The movie told the lives of sisters Denise, Jacky, Elbernita (otherwise known as Twinkie), Dorinda and Karen – their rise to fame, and everything in between. One of the highlights, from a music business perspective, was the sale of Twinkie’s publishing catalog.

It is unknown exactly how accurate the Lifetime movie depiction was, as a number of scenes have been disputed by Larry Clark (son of Denise) and Twinkie’s former husband Johnny Terrrell. However, with the Clarks themselves being listed as Producers – and Executive Producer Dr. Holly Carter already having a working relationship with the family – one can assume most of the events were not too far from the truth.

'The Clark Sisters: First Ladies of Gospel' Cast - From Left to Right: Aunjanue Ellis (Dr. Mattie Moss Clark), Kierra Sheard (Karen Clark Sheard), Angela Birchett (Jacky Cullum Chisholm), Raven Goodwin (Denise Clark Bradford), Christina Bell (Elbernita "Twinkie" Clark-Terrell), Shelea Frazier (Dorinda Clark Cole)

During their earlier days, Twinkie was the sole songwriter for The Clark Sisters – penning several hit songs for the group. The biggest of these was ‘You Brought The Sunshine’ – from the 1981 album of the same name. The single became a crossover hit, landing a Top 20 Spot on Billboard’s R&B Charts and a Top 30 spot on its Dance Club Songs listing.

It has been claimed that the single and album achieved a Gold certification – for sales in the excess of 500,000. Music Biz Nation was unable to verify either claim using the RIAA database – which lists U.S. gold and platinum certifications awarded as far back as 1958. We did, however, reach out to RIAA for comment, but had not heard back at the time of writing. At present, we can verify that the single had sold at least 200,000 within the two years following its release, according to a 1985 article in Billboard Magazine.

At some point during this era, according to the movie – Twinkie sold her publishing catalog to Michigan-based Bridgeport Music (which was given a fictitious name in the film) in exchange for a Lincoln Continental. Of course, the car selected for the scene may have not been the exact same as what was exchanged in the actual deal. However, if we are to assume it was of similar luxury status – that particular vehicle retailed for around $24,000 in 1979 – close to the time when Twinkie made the deal. In today’s money, that would be equal to $85,000.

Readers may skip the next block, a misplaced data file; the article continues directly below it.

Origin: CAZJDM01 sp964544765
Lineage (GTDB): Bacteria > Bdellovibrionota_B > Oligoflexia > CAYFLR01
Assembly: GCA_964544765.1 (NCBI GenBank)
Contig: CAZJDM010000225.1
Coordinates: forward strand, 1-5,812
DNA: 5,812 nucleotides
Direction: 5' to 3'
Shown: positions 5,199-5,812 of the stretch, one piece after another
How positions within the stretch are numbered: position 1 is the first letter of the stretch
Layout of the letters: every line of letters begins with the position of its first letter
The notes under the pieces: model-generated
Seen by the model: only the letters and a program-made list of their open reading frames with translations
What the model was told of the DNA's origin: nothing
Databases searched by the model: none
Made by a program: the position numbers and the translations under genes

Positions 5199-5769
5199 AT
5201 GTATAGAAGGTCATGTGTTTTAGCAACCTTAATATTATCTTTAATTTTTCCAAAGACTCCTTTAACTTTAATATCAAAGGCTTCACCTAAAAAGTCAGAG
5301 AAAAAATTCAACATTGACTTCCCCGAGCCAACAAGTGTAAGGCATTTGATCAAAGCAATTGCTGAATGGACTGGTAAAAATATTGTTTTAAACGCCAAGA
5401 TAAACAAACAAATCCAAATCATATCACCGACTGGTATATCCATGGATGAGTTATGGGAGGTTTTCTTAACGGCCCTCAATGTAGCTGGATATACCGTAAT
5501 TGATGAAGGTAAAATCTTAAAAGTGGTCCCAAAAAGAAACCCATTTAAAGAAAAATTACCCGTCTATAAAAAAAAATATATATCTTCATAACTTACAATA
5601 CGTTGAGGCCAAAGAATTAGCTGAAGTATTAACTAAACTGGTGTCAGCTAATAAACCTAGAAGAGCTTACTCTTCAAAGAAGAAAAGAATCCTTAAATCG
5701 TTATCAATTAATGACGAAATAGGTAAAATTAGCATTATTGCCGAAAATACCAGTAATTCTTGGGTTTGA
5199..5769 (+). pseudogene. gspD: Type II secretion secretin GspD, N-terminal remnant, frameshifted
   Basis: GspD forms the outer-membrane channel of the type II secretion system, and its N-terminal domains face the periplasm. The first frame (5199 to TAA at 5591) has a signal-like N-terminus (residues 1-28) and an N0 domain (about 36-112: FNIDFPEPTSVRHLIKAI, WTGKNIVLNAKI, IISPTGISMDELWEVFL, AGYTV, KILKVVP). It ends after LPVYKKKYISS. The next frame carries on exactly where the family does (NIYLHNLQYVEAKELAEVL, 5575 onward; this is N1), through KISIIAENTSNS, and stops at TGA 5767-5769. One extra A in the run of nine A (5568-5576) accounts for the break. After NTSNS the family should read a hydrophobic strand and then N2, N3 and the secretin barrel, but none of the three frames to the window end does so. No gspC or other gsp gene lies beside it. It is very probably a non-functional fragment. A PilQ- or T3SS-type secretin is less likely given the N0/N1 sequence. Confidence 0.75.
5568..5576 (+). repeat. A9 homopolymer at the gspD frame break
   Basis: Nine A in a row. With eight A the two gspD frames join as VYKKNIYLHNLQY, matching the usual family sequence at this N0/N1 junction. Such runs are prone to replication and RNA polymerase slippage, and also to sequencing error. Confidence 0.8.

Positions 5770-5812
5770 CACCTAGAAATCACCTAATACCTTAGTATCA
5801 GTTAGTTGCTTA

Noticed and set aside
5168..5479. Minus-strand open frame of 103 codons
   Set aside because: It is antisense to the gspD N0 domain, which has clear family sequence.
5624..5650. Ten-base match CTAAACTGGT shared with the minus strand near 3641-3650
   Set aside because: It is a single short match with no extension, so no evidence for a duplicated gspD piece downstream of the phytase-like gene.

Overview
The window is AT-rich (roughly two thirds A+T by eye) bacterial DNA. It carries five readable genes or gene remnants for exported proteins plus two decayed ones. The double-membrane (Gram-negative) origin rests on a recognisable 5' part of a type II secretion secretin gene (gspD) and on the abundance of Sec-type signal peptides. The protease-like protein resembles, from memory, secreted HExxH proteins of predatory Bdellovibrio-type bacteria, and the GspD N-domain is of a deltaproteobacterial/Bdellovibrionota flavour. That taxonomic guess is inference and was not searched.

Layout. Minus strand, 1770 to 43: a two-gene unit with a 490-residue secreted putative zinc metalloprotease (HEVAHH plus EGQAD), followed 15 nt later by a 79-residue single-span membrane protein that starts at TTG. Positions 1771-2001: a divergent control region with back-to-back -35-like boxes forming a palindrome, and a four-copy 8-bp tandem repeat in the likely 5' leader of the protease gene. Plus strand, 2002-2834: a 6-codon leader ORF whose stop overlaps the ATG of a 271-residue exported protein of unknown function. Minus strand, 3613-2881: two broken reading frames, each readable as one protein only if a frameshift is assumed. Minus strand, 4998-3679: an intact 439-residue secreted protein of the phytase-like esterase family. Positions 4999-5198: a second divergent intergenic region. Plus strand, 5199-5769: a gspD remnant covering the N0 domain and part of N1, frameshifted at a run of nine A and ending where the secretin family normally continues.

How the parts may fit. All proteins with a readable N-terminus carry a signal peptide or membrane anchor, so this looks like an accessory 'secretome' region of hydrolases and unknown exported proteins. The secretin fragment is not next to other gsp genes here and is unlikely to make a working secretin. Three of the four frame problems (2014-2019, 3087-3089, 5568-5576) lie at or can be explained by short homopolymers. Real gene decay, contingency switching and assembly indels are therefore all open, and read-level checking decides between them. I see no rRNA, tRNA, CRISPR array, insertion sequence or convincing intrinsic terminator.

The interesting part is, according to a calculated estimation by Music Biz Nation, the success of “You Brought The Sunshine” possibly made Twinkie’s catalog worth at least $400,000 to $450,000 from that release alone – more than 5x what it was sold for. It was later worth ‘millions’.

...artists and songwriters have lost millions of dollars by giving up their publishing

James L. Walker, Jr., Esq.

Music Biz Nation spoke with James L. Walker, Esq. –  the Atlanta-based Entertainment Attorney who worked with Twinkie to recapture her rights five years ago. Walker was not working Twinkie when she initially sold her catalog, but did say that “generally speaking artists and songwriters have lost millions of dollars by giving up their publishing“.

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When discussing the amount of publishing money made from record sales, Walker shared that “one song on a gold album is worth about $50,000“. Meaning, if it is true that the 8-song ‘You Brought The Sunshine’ album did achieve Gold status, Twinkie’s catalog on that release would have been worth $400,000 from record sales alone. This does not include additional income generated from the success of the lead single.

We also discussed the impact of the radio success and other types of revenue. Walker stated that “a hit song is worth well over a millions dollars, if it’s promoted right“. MBN asked if he would place “You Brought The Sunshine” (single) in that category – to which Walker confidently responded “oh, yes“.

'You Brought The Sunshine', The Clark Sisters

Later in the conversation, Walker was asked how he was able to get Twinkie’s rights back. He shared: “There’s what we call ‘the copyright act’, and with the copyright act the writer is allowed to reclaim their rights in the 35th year of the assignment“.

The world of publishing in gospel music slightly differs to that in the mainstream. Being a niche genre, gospel generally does not generate nearly as much as pop or hip hop music in revenue. To give context, it often takes less than 5,000 equivalent albums sales to land a #1 on Billboard’s Top Gospel Albums Chart. Grammy-nominated Artist Travis Greene topped the list last November, shifting just 3,000 units.

Though sales may not be where the money is at for the faith-based genre, Walker stated that ‘sampling’ is another income stream for many of its artists. Referring to Gospel Acts, he said: “Their music is used – people sample it. Jay Z sampled Twinkie’s song“.

Because Twinkie now owns her rights, she was able to claim 50% of publishing revenue when Jay-Z sampled her composition on his 2017 single release ‘Family Feud’. This 50% meant Twinkie owns a bigger share and made more publishing money from the record than lead artist Jay Z himself (and co-writer Beyonce, combined).